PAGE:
Wendy Novak was 19 years old when she put her newborn daughter up for adoption with Lutheran Social Services in North Dakota.
It was 1980 and Novak had been the victim of date rape, she said. She was in no shape to be a mother, but abortion was never a consideration for her. “It’s against me,” she told InsideEdition.com. “There’s so many parents out there who can’t have children. I had a wonderful mom and dad. I wanted her to have that,” the 55-year-old woman, now a grandmother, said.
Her daughter did have that. Heather Swenson was raised in Fargo by a loving couple named Stan and Mary Krogh. Heather, who is now 36 and married with a daughter, knew she was adopted. Her parents told her at a very young age.
“It made me feel a little bit special,” she said with a laugh. “They always said, ‘If you want to find your birth mother, we’ll support you.’’’
When she was in her 20s, Swenson requested the paperwork to begin the process of finding her biological mother, but put off filling it out. Not far away, Wendy Novak also got the requisite forms, and they sat on her dresser for weeks.
‘What if she doesn’t want to know me?’ Novak said to herself. ‘What if she doesn’t want to have anything to do with me?’
Heather Swenson, left, and Wendy Novak. (Lutheran Social Services)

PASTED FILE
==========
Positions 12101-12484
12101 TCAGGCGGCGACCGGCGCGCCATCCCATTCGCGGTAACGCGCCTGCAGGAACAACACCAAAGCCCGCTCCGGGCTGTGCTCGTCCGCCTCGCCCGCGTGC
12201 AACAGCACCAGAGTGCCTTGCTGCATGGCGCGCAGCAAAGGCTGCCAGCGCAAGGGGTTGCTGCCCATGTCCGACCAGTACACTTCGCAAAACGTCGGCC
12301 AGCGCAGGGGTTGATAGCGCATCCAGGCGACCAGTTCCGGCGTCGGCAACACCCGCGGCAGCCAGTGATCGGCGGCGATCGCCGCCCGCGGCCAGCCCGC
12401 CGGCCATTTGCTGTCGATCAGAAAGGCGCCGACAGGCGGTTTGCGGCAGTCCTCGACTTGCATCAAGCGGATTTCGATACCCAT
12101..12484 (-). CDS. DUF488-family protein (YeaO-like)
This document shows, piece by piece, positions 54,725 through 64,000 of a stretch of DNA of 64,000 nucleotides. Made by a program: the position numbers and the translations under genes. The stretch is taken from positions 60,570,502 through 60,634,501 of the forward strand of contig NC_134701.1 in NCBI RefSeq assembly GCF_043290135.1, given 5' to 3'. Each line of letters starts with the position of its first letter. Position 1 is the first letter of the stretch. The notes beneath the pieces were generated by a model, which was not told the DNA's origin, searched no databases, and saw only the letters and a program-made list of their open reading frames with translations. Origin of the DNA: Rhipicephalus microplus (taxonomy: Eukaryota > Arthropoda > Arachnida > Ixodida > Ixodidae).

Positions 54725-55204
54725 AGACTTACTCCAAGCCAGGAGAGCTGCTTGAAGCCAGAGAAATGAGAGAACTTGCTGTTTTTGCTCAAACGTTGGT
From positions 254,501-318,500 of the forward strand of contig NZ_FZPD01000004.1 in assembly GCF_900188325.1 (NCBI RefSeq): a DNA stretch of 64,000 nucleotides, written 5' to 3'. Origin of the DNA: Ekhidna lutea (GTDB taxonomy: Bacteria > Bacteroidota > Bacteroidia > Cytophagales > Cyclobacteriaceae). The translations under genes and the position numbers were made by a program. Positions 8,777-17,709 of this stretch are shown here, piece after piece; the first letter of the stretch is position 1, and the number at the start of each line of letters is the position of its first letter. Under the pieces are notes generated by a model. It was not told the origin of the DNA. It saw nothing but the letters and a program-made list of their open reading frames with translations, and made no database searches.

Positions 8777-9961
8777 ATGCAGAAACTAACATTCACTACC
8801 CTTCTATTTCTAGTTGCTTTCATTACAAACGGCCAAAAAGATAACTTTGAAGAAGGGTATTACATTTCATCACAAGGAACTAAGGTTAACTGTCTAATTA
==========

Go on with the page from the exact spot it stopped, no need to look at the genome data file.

Finally, prodded by her sister-in-law who was battling cancer, Novak began the process last year of finding her daughter. Lutheran Social Services approached Swenson.
Several forms, letters, phone calls and emails later, Novak and Swenson arranged to meet at Lutheran Social Services on Jan. 21, Swenson’s birthday.
As they hugged and cried they realized they already knew each other. In 2004, at a department store in Moorhead, Minnesota, Novak worked in the office and Swenson worked in the cosmetics department. They weren’t close and they didn’t have much interaction, but Novak remembers thinking how pretty Swenson was, and how friendly she was to everyone.
The fact that the two women look very much alike never occurred to either of them.
“If you walked around thinking that everyone is your birth mother, you’ll go crazy,” Swenson said.
Both have a hard time describing their feelings when they were reunited.
Novak remembers thinking , “It’s finally happening. I grabbed her and held her tight. No regret. No sadness. I was just over the top.”
Swenson said the experience is still sinking in. Like Novak, she feels nothing negative. “She made a choice to give me a mom and a dad. A lot of people would want to terminate a pregnancy that occurred because of something like that.
“What an amazing woman she is to make a decision like that.”
The two women live about 15 miles apart. They talk online. They celebrated Mother’s Day together.
Novak was married for 18 years and has a grown son and a daughter. She is now divorced.
“She is just so like us,” Novak said. “It’s like we’ve always known each other. She’s just part of us.”